India cannot do it unilaterally; if it dos then it will be illegal. There are international rules, laws, conventions and bilateral treaties on the regulation of the use of the water of international rivers and on the protection of world environment, which can provide adequate weapons to fight India’s plan. Upper riparian cannot interfere with the flow of the river in a way which is substantially damaging to the interests of the lower riparian. (see Law and our Rights, Daily Star dated August 04, 2015)
It will ruin the Bangladesh’s agriculture, economy and environment. A news report said Bangladeshi river experts and environmentalists expressed concern over India’s latest move to implement the controversial river linking project that will connect trans-boundary rivrs and divert water to southern Indian states. They said, if the project is implemented, it will diminish the water flow in Bangladesh’s rivers like the Teesta, the Jamuna and the Padma and ruin the country’s agriculture, economy and environment.
Indian media published reports, signalling Indian government’s intent to go ahead with a grand plan of linking rivers across the country connecting Teesta – Ganga – Manas – Sankosh covering three Indian states – West Bengal, Assam and Bihar.
Though Bangladesh and India share 54 common rivers, the upstream India is yet to communicate the matter with downstream Bangladesh . Water Resources Minister Anisul Islam Mahmud said India has not communicated to Bangladesh as yet. Indian water resources minister Sanwar Lal Jat said his ministry would soon be taking up the planning of a very important link, Manas-Sankosh- Teesta – Ganga, in consultation with the governments of Assam, West Bengal and Bihar.”
India helped us during the War of Liberation in 1971 and we always acknowledge it. We hope as a neighbouring country India must not do anything depriving Bangladesh of her lawful right in sharing water of common rivers. We expect good neighbourly behaviour from India.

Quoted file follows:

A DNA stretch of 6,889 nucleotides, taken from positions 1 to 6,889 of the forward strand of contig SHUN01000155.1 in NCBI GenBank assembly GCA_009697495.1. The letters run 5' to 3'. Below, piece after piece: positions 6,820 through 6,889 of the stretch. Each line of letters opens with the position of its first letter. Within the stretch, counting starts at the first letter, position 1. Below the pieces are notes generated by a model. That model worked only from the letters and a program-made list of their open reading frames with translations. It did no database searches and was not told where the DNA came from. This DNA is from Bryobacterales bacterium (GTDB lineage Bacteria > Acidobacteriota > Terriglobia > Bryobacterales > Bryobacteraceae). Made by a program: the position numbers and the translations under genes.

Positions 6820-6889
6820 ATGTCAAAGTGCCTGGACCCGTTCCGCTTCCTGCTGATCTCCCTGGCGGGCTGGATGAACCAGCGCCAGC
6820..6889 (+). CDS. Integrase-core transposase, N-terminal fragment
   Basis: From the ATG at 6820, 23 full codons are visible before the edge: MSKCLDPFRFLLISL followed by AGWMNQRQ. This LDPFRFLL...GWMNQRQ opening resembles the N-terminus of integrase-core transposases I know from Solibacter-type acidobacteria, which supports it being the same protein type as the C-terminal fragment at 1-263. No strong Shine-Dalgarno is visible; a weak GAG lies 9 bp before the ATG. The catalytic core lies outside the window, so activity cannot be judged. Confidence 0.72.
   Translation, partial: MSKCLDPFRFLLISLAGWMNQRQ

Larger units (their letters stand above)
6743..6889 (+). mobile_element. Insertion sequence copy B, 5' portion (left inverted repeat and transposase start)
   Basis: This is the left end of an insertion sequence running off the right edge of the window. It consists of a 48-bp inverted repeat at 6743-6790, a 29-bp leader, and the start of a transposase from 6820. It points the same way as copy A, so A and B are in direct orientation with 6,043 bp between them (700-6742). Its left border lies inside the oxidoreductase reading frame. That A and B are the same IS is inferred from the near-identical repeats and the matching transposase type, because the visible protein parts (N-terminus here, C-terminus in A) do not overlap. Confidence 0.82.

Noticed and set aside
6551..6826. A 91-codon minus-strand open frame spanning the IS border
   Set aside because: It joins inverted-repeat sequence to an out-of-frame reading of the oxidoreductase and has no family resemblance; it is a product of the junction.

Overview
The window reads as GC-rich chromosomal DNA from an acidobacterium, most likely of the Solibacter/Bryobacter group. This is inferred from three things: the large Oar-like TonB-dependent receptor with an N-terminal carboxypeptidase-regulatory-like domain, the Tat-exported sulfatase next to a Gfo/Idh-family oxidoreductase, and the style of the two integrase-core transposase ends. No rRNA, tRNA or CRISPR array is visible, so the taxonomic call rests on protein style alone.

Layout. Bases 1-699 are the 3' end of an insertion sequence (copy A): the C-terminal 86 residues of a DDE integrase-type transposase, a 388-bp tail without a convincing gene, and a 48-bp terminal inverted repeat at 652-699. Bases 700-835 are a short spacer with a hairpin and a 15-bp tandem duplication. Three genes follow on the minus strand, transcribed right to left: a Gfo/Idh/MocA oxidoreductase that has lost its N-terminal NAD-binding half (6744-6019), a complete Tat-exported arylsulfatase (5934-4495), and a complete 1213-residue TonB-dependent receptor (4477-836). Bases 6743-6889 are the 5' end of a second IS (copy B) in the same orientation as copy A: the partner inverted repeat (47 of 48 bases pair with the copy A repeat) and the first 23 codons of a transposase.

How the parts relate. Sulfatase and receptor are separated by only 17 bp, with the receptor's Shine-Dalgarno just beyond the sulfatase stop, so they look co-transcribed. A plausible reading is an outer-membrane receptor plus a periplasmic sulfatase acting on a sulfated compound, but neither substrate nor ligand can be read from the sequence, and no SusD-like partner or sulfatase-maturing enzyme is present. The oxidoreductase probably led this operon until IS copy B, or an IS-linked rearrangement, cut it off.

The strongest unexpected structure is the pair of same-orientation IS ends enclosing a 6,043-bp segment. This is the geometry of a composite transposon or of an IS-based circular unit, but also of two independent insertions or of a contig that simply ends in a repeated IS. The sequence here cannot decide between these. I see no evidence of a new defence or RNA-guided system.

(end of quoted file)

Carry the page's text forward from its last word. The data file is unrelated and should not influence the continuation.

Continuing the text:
Shafiq Adnan Nabil
Neelkhet, Dhaka

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Comparing two unwise elected leaders

Dear Editor:
Pre-war Germany (late 1930s) and today’s post regional-war USA; has leadership similarities: and these are:
1. Both use racism as the key issue of their politics.
2, One perpetuated mass deportations; the other racially discriminates immigrants and visitors.
At a rally in December 2015 in Mount Pleasant, S.C., Trump defended his plan for a “total and complete shutdown of Muslims” by comparing it with former president Franklin Roosevelt’s decision to inter Japanese 
Americans during the Second World War. (c.ca/news/)
3. Both stated that they would make their country “great”.
4. One was a proven anti-Jew fascist; the other preaches anti-Muslim fascism.
5. One blamed Jews for his country’s problems; the other blames immigrants for USA’s problems.
Is this an indication that in future USA will lead the world on to another horrifying conflict? One hopes not; but if the US leader does not sober down to realities, the future for all peaceful people will be in peril.
A Realist

Comment

Dear Editor:
Pre-war Germany (late 1930s) and today’s post regional-war USA; has leadership similarities: and these are:
1. Both use racism as the key issue of their politics.
2, One perpetuated mass deportations; the other racially discriminates immigrants and visitors.
At a rally in December 2015 in Mount Pleasant, S.C., Trump defended his plan for a “total and complete shutdown of Muslims” by comparing it with former president Franklin Roosevelt’s decision to inter Japanese 
Americans during the Second World War. (c.ca/news/)
3. Both stated that they would make their country “great”.
4. One was a proven anti-Jew fascist; the other preaches anti-Muslim fascism.
5. One blamed Jews for his country’s problems; the other blames immigrants for USA’s problems.
Is this an indication that in future USA will lead the world on to another horrifying conflict? One hopes not; but if the US leader does not sober down to realities, the future for all peaceful people will be in peril.
A Realist